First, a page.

(Credit: Warner Bros)

How cheese sandwiches played a major role in the creation of Stanley Kubrick film ‘The Shining’

Adapted from Stephen King’s 1977 novel The Shining, Stanley Kubrick’s film is considered to be one of the greatest horror movies of all time. The film’s protagonist, Jack Torrance, is an aspiring novelist and recovering alcoholic who is offered to serve as the caretaker of the isolated and infamous Overlook Hotel in Colorado. The hotel’s previous caretaker allegedly lost control over his senses and murdered his family, and then committed suicide. Jack’s wife, Wendy, and their five-year-old son Danny, accompany him to spend the winter at the hotel. Danny, who is gifted with psychic abilities, ‘the shining’, gets an insight into the gruesome past of the hotel. Supernatural apparitions start haunting them. A ghastly winter storm leaves the Torrance family snowed in for days when Jack’s sanity starts disintegrating under the influence of the sinister forces, which endanger the lives of his wife and son. 

Before the Shining, Kubrick directed Barry Lyndon which was criticised for being a drag. Disappointed, Kubrick was determined to direct a film that would be aligned with the interests of the audience. Being an auteur and a perfectionist, the director was very particular about his shots. The film took over an arduous 12 months to take form due to his finicky nature, and primarily due to his ongoing conflict with Sheely Duvall, the actress who played Wendy in the film. Kubrick not only reprimanded and criticised the actor, even for her best performance, but he would also impose his methodical techniques on her, pushing herself to the brink of insanity. Even Stephen king criticised her performance stating, “She’s basically just there to scream and be stupid, and that’s not the woman I wrote about.” Duvall was overwhelmed by the stress and began losing her hair as a result. Jack Nicholson, who played Jack Torrance, was apparently left frustrated by the Kubrick’s idiosyncratic, whimsical nature where he changed the script before every take.

When asked about the reason behind him being persuasive on shooting multiple takes for one scene until it reaches perfection, Stanley Kubrick responded: “It happens when actors are unprepared. You cannot act without knowing dialogue. If actors have to think about the words, they can’t work on the emotion. So you end up doing thirty takes of something. And still, you can see the concentration in their eyes; they don’t know their lines. So you just shoot it and shoot it and hope you can get something out of it in pieces.”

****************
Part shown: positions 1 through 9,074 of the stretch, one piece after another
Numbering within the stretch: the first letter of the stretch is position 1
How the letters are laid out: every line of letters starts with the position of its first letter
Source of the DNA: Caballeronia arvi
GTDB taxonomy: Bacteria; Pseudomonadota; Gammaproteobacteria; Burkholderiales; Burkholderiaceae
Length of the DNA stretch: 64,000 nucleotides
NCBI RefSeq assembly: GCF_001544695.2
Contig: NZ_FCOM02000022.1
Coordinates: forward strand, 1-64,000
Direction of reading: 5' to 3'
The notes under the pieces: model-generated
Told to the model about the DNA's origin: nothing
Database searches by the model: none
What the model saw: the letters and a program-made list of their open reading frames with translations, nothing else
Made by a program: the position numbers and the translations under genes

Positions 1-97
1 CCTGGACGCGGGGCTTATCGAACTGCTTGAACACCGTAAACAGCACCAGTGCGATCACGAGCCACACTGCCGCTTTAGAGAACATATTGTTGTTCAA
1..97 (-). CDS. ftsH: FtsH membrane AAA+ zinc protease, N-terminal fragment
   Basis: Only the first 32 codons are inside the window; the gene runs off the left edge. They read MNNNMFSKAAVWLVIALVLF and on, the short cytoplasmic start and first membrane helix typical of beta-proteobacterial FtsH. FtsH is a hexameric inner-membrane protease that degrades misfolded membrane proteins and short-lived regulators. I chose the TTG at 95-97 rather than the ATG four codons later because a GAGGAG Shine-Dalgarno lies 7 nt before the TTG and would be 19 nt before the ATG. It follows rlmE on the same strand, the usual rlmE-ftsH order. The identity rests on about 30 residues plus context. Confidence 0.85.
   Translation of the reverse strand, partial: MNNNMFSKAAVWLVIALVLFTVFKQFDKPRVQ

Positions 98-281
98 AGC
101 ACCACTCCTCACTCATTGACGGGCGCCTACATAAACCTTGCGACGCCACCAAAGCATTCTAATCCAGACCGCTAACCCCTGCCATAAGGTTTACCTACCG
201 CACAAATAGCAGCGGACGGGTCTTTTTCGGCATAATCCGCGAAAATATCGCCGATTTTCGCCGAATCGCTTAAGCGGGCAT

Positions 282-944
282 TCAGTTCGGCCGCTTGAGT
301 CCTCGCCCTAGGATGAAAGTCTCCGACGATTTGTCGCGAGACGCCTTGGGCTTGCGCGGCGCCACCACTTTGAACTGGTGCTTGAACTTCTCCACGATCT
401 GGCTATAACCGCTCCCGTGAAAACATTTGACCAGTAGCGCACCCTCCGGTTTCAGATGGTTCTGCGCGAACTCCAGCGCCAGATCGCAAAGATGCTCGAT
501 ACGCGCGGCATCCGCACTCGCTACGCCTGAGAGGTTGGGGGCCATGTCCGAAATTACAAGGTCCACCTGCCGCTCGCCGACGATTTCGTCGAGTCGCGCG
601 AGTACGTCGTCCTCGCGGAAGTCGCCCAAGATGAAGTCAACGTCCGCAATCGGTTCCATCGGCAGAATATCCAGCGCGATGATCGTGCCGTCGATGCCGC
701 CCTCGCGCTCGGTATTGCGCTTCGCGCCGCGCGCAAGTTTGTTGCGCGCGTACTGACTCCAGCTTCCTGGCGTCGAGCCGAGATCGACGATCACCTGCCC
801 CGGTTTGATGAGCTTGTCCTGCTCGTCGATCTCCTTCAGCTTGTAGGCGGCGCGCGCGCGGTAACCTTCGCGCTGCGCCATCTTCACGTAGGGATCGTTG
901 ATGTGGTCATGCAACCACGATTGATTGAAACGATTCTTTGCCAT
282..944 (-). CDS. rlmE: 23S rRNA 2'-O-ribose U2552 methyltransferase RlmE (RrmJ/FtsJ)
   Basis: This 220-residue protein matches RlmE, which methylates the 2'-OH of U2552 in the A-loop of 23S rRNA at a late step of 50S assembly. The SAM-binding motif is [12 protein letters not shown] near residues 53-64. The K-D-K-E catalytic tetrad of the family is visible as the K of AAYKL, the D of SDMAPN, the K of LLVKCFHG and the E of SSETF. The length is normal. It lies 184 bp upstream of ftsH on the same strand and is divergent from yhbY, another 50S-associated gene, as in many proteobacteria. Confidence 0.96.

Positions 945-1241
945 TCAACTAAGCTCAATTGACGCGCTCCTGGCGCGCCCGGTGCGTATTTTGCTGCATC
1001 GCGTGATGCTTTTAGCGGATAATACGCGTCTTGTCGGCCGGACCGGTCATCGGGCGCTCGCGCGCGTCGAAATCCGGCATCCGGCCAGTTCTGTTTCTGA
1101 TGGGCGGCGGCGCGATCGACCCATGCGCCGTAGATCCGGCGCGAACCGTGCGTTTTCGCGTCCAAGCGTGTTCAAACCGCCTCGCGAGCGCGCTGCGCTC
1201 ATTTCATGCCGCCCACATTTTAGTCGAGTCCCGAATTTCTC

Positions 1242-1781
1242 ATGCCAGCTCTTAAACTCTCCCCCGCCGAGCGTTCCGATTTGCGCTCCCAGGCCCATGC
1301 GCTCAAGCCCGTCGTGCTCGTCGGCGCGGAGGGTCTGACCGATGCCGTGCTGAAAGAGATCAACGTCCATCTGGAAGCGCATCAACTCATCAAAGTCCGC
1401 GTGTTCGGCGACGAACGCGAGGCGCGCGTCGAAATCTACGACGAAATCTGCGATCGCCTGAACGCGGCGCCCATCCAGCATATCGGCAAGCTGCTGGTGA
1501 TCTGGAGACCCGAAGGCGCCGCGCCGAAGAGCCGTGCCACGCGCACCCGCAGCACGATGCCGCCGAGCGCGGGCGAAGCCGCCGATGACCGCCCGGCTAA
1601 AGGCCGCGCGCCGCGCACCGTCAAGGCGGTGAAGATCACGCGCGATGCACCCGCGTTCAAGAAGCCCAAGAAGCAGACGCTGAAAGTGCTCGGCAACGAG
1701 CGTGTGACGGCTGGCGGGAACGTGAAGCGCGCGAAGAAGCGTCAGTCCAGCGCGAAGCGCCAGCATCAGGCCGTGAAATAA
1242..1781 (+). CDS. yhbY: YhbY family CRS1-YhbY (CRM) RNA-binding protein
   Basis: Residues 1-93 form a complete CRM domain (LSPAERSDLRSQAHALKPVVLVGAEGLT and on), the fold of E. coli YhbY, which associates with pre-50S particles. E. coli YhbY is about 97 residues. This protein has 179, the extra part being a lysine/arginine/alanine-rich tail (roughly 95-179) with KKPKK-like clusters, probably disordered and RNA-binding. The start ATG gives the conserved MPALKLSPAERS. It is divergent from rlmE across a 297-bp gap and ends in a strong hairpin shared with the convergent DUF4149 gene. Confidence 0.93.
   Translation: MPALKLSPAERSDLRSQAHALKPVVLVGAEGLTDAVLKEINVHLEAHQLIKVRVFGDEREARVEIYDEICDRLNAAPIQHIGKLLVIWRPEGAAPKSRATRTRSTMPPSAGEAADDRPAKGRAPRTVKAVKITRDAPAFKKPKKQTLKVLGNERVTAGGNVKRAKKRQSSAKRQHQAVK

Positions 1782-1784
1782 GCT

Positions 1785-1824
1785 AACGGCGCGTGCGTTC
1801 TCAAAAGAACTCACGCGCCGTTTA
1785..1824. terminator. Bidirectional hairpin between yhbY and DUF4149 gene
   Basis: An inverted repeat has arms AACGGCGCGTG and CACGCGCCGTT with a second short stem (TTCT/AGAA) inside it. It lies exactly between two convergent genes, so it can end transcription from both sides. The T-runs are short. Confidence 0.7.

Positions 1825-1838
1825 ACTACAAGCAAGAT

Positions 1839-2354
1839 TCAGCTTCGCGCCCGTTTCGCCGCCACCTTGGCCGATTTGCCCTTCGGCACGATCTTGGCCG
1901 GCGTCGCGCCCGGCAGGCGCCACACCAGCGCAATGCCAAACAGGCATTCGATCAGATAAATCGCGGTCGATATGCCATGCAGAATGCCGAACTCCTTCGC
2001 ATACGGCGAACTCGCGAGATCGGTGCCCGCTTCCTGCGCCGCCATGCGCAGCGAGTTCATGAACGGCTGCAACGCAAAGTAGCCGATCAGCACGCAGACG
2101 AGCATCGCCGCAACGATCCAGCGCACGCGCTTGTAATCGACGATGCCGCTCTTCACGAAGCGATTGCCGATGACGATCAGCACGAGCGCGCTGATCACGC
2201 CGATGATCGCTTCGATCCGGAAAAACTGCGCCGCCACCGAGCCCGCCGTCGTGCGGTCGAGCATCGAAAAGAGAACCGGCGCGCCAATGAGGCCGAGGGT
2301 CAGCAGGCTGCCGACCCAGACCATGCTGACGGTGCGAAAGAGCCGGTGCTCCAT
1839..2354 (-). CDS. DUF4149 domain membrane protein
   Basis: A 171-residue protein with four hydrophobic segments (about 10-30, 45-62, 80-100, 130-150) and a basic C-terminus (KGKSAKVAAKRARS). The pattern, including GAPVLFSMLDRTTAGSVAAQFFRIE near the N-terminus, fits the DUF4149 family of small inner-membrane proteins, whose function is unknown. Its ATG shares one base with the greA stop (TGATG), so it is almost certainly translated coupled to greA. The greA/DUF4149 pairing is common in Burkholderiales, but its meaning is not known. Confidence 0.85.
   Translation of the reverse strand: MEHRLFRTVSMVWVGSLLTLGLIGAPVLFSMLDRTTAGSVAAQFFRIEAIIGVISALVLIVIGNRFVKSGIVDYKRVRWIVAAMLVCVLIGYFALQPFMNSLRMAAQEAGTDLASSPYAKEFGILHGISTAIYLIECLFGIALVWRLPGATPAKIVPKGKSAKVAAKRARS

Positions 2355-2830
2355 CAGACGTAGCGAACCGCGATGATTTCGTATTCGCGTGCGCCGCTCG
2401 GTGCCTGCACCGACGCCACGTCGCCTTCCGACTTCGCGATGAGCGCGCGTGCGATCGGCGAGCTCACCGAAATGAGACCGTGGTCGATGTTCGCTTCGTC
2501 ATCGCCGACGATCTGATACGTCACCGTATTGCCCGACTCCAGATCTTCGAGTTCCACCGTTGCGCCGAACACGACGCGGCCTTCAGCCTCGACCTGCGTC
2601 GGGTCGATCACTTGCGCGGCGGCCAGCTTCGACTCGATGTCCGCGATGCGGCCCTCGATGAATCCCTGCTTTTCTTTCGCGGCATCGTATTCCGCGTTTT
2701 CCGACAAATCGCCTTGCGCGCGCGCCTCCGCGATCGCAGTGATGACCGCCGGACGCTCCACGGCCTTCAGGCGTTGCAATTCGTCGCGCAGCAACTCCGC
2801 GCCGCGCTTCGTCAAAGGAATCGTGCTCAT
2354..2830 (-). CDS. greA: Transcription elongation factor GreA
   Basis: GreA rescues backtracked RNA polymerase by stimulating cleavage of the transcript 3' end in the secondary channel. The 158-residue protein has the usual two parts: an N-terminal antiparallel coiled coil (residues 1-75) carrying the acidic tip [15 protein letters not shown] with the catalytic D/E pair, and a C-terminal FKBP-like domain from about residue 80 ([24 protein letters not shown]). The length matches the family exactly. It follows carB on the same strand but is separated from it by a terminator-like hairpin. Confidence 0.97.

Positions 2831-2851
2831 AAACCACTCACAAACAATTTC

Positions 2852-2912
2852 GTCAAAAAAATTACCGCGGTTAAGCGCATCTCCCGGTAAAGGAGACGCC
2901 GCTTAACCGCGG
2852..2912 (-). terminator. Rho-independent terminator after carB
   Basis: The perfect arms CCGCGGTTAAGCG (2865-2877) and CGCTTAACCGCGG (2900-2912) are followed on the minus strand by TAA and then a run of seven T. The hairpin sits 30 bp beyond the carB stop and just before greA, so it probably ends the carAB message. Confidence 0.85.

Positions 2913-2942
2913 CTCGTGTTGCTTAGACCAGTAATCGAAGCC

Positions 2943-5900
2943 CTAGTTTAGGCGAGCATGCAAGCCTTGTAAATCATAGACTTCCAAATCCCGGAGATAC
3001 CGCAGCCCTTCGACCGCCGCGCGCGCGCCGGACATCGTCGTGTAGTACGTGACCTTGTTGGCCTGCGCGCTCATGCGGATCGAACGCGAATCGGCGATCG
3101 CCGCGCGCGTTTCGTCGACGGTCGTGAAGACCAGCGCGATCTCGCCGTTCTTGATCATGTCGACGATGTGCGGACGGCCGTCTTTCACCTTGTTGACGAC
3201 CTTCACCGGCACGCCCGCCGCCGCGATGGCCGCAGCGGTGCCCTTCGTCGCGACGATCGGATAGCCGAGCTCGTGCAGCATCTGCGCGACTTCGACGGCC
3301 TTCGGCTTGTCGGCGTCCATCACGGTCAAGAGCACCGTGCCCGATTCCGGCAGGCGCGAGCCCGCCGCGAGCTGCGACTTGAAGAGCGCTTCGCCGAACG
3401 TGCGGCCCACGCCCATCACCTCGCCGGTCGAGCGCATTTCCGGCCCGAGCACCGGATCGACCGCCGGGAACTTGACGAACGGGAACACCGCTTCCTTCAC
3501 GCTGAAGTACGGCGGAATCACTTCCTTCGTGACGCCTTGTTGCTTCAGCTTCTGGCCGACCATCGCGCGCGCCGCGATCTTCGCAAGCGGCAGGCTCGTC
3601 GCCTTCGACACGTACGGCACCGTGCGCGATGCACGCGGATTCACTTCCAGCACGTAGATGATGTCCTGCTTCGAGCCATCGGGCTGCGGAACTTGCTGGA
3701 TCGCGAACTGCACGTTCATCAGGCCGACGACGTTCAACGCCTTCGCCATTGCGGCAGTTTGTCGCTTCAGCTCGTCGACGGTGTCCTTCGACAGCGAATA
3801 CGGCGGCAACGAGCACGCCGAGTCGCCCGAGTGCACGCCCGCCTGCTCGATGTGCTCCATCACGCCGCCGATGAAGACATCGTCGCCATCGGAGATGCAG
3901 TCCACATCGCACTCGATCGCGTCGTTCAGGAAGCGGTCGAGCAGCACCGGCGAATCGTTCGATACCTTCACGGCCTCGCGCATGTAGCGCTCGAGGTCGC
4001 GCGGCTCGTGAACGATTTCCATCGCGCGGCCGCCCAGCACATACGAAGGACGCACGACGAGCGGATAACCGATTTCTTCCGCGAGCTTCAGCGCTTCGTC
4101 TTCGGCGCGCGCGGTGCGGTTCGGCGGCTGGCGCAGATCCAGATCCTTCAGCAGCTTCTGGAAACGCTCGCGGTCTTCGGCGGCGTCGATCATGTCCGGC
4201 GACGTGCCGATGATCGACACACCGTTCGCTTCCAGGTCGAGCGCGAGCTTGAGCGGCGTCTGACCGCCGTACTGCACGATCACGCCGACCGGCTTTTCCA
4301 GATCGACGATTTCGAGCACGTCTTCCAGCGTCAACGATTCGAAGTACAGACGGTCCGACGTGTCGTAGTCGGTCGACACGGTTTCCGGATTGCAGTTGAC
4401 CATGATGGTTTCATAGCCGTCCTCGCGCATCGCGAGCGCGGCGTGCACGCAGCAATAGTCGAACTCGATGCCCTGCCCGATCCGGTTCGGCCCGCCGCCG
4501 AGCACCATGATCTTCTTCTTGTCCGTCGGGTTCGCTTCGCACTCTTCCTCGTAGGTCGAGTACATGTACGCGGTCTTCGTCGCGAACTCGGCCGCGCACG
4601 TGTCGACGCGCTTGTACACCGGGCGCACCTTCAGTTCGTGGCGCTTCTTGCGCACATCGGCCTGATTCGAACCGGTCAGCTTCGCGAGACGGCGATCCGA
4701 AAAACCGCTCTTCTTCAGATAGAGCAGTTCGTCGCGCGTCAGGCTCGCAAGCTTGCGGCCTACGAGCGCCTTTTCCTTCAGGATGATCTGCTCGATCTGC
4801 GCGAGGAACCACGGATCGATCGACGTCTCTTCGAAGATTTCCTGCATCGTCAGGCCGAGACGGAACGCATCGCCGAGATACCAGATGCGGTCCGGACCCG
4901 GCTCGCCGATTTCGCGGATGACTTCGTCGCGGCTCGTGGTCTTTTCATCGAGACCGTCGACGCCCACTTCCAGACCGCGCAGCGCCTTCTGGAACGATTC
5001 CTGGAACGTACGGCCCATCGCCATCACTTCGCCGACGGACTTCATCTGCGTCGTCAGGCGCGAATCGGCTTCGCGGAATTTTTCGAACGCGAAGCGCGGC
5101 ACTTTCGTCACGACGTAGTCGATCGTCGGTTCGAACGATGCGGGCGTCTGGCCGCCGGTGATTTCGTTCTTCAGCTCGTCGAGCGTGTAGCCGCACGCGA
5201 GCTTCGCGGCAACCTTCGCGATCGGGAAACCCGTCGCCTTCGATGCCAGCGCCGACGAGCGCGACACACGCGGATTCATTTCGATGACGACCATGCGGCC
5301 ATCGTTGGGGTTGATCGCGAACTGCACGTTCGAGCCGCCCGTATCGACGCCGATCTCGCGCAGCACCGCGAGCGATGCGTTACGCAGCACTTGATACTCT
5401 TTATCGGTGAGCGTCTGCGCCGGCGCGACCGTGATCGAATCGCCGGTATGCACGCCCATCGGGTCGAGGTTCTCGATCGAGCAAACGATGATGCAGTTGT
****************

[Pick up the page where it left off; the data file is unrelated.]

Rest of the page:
Kubrick, however, was very sensitive towards Danny Lloyd and aware of the effects of such a heavy film on a nascent mind. He was protective of Danny and never let slip about his role in the movie, something which the child actor found out eleven years after starring in the masterpiece. As an adult, Danny Lloyd fondly remembers the director: “Stanley was great,” he said. “I remember him playing ball with me, playing catch, stuff like that. He was a big guy with a beard, but I don’t remember ever being scared of him or intimidated or anything.”

Despite the controversies of misogyny and madness as well as King’s jibe at Kubrick’s adaptation saying that The Shining was one of the only adaptations of his novels he could “remember hating”,  the film was one of the most influential and terrifying cinematic pictures in the history of horror. It has been the study subject for film buffs and cinephiles for generations, a focus in which many come up with new theories and thematic analyses. The filmmaking history is like a treasure hunt; one never knows what one might stumble upon. Among the bizarre and interesting events that occurred while filming The Shining included Danny Lloyd coming up with the famous finger waggle himself or Kubrick’s assistant typing out pages of ‘All work and no play makes Jack a dull boy’, the most interesting would be how Jack Nicholson fit into his role of Jack Torrance. 

Kubrick, who is known for his notoriety of perfection, and often criticised for being neurotic, wanted a perfect depiction of Jack Torrance’s gradual descent into madness. Although Jack Nicholson was still reeling from the success of his Oscar-winning performance, Kubrick believed he could push Jack to be a better version of himself. To add to the dreadfully unsettling atmosphere of the film, he came up with an ingenious weapon to unleash the madman that lay sleeping within Jack Nicholson: cheese sandwiches. Jack Nicholson loathed cheese sandwiches. To foster the sense of disgust, frustration and rage within the actor, Kubrick fed him cheese sandwiches continuously for two weeks. The result was indeed fantastic because the frustration drove Jack Nicholson to deliver a phenomenal and legendary performance as the unnerving and frenzied Jack Torrance, a homicidal maniac lusting for blood. This was quite typical of Kubrick who would go to any lengths to appease his keen eye for details and direction.

Listed by Martin Scorsese as one of his favourite films, in which he said: “Kubrick made a majestically terrifying movie, where what you don’t see or comprehend shadows every move the characters make,” The Shining is a Kubrickian masterpiece that shall continue traumatising generations with the grotesque psychological rollercoaster ride it forces its audience to experience. 

Well, it is clear to us, now: All Cheese and no ham made Jack an angry boy!

“Wendy? Darling? Light, of my life. I’m not gonna hurt ya. You didn’t let me finish my sentence. I said I’m not gonna hurt ya. I’m just going to bash your brains in! Gonna bash ’em right the fuck in!”

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